Martin E. Jackson recently obtained a ruling from the Court granting summary judgment in favor of his client who was injured when the automatic coupling system on a cut of rail cars failed to couple as required by the Federal Safety Appliance Act. Summary judgment means that the judge in the case ruled that the Union Pacific had violated the federal law and therefore the railroad was legally responsible as a matter of law for payment of money damages to the injured worker. Also, by terms of the Federal Employers' Liability Act, the railroad was legally forbidden to raise any defense to the lawsuit based upon any negligent act committed by the injured worker. In this case, the railroad sought to blame the railroader for his own injuries because he, very courageously, chased down the run-away rail cars, set the handbrakes and prevented injuries to others at the expense to injuries to himself. The railroad argued that the rail cars were not "in use" as required by the Act because the cars were engaged in switching operations. The judge ruled that the Act applied to the switching operations and that the railroad was strictly liable for the worker's injury.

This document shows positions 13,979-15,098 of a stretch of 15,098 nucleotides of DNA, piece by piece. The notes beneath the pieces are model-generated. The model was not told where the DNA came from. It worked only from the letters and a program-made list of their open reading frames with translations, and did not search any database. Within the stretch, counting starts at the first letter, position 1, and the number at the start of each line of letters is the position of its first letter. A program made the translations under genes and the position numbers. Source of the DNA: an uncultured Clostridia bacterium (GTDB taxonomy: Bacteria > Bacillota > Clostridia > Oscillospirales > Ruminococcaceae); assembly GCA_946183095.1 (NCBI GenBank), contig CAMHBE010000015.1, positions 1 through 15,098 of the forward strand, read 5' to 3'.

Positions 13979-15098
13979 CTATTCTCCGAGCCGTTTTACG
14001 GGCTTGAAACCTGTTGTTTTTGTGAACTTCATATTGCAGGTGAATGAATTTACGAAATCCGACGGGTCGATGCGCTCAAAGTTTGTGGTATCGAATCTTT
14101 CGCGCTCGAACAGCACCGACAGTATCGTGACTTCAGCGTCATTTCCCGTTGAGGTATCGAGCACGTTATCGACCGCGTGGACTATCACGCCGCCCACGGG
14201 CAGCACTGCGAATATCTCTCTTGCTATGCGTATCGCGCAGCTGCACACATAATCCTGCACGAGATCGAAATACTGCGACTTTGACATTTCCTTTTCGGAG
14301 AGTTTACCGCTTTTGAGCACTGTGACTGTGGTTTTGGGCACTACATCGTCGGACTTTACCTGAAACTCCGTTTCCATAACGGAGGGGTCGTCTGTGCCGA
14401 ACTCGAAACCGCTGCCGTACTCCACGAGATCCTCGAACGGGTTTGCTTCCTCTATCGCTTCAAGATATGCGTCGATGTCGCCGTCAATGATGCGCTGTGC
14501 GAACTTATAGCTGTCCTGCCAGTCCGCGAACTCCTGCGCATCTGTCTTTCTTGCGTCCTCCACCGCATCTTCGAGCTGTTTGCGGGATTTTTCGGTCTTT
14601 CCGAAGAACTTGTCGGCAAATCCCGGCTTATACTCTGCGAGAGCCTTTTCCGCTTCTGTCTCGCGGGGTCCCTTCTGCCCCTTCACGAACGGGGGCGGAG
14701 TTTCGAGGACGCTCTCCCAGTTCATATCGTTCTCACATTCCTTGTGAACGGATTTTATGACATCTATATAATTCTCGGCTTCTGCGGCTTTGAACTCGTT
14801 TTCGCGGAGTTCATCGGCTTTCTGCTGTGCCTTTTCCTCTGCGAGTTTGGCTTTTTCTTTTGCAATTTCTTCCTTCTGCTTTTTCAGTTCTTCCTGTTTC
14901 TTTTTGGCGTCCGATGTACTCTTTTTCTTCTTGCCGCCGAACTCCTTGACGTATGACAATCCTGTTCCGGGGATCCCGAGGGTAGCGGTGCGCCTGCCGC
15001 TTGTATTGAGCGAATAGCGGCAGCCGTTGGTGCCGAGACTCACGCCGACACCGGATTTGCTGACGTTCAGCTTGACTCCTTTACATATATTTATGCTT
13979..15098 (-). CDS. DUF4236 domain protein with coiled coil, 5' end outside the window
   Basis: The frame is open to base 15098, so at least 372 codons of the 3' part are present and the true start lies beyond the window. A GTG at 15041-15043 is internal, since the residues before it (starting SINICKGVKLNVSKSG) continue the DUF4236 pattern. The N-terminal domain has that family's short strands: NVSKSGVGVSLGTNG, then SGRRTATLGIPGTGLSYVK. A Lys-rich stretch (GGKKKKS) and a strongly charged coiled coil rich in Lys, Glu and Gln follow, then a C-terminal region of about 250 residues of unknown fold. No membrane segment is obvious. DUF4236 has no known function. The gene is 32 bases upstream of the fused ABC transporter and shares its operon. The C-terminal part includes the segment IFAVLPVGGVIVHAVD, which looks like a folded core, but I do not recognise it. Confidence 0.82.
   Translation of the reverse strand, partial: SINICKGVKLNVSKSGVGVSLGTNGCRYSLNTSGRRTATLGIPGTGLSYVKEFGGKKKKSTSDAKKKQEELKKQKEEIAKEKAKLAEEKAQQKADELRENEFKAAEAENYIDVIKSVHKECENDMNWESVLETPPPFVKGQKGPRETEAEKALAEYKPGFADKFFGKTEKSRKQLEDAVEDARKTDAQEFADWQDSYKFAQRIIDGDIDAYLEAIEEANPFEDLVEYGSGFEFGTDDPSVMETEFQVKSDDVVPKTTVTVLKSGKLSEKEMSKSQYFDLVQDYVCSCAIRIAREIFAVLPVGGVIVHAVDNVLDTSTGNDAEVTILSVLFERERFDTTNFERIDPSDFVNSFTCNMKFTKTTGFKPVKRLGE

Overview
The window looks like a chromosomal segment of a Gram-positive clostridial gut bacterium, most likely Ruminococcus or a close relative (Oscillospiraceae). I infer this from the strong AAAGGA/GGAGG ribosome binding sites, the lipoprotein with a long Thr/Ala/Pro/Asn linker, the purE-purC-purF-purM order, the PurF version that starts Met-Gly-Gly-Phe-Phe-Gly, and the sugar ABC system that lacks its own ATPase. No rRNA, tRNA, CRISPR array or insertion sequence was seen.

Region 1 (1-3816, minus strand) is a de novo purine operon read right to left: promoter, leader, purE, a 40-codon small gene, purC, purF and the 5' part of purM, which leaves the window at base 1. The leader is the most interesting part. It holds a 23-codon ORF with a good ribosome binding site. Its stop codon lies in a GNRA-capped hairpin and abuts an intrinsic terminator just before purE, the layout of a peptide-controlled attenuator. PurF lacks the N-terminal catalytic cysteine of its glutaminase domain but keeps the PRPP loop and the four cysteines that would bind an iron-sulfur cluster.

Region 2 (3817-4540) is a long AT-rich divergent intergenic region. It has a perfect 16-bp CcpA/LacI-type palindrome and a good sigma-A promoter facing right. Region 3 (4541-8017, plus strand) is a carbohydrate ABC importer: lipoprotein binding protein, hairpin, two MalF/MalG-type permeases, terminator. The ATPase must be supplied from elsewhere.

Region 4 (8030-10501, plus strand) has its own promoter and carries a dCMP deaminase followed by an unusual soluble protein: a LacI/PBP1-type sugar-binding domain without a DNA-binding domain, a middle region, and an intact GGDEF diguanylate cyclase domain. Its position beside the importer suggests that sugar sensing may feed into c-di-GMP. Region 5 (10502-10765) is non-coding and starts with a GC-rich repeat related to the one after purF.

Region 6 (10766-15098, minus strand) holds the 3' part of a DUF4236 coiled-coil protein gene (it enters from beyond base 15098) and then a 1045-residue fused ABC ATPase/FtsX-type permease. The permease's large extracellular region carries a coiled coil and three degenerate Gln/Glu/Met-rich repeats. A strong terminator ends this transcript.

The case settled for a confidential amount two weeks after the judge's ruling.
The Federal Safety Appliance Act can be a powerful tool to protect the rights of an injured railroad worker along with the FELA. The Act applies to the air brake systems of cars and locomotives, the handbrakes, the couplers, grab irons, sill steps and other portions of locomotives and cars which are required to be in safe working condition. If they are not, and a railroader is injured because of the violation of the Act, the railroad is responsible for all of the injuries and other harm suffered by the worker. Please call the Law Offices of Martin E. Jackson if you have questions about the Federal Safety Appliance Act, the FELA or any other matter we can help you with.